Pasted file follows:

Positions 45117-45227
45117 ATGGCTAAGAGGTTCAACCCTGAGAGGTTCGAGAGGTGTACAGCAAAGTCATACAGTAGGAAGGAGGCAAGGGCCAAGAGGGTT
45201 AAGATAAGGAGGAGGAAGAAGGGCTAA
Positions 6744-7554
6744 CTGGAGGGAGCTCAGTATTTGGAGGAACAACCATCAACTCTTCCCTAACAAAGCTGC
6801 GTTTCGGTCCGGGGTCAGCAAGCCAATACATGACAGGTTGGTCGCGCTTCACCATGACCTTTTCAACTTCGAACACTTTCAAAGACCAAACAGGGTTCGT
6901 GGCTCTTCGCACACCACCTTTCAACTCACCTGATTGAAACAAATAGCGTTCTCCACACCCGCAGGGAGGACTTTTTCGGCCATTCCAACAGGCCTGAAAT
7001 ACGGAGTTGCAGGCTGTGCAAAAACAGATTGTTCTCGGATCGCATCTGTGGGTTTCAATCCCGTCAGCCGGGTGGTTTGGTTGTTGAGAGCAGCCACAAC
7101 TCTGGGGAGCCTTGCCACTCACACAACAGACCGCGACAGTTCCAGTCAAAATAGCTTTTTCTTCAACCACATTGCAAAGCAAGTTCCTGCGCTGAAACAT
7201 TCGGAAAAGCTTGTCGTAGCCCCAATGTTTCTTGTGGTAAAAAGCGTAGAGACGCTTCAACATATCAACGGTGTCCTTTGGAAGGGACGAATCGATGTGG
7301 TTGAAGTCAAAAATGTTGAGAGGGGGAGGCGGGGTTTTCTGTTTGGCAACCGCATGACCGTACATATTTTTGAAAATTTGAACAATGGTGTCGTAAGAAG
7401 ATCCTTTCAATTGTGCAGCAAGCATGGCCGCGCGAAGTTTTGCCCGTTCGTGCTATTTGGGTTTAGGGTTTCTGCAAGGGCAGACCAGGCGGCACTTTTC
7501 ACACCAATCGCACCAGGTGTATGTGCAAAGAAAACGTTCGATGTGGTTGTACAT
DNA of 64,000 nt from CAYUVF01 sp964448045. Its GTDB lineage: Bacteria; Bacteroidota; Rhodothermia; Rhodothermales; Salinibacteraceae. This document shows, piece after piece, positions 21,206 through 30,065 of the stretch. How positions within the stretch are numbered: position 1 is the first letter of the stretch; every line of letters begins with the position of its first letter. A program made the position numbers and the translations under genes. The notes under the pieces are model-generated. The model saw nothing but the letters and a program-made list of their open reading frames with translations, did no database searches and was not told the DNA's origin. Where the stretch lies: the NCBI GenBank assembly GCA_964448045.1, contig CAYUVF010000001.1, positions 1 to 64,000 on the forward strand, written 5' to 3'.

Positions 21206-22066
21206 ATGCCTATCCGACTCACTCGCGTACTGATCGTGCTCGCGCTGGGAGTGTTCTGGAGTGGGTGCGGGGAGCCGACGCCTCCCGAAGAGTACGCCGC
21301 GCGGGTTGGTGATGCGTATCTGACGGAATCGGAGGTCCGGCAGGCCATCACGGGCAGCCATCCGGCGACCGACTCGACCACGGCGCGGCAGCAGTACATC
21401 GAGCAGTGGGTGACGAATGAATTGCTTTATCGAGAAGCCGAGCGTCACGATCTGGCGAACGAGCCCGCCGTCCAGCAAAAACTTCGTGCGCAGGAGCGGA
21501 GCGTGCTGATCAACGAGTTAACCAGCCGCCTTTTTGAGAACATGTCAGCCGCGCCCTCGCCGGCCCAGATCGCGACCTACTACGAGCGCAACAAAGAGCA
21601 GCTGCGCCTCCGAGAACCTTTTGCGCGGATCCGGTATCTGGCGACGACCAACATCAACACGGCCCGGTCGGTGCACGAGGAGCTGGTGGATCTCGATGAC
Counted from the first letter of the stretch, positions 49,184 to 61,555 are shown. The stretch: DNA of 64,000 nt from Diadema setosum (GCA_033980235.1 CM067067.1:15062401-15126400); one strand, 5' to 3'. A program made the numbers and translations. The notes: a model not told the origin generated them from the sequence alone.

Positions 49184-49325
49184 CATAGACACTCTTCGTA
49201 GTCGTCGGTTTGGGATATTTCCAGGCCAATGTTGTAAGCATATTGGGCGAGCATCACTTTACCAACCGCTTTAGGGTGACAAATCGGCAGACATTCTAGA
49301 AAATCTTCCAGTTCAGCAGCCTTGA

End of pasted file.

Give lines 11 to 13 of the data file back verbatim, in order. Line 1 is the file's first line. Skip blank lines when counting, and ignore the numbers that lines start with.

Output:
7301 TTGAAGTCAAAAATGTTGAGAGGGGGAGGCGGGGTTTTCTGTTTGGCAACCGCATGACCGTACATATTTTTGAAAATTTGAACAATGGTGTCGTAAGAAG
7401 ATCCTTTCAATTGTGCAGCAAGCATGGCCGCGCGAAGTTTTGCCCGTTCGTGCTATTTGGGTTTAGGGTTTCTGCAAGGGCAGACCAGGCGGCACTTTTC
7501 ACACCAATCGCACCAGGTGTATGTGCAAAGAAAACGTTCGATGTGGTTGTACAT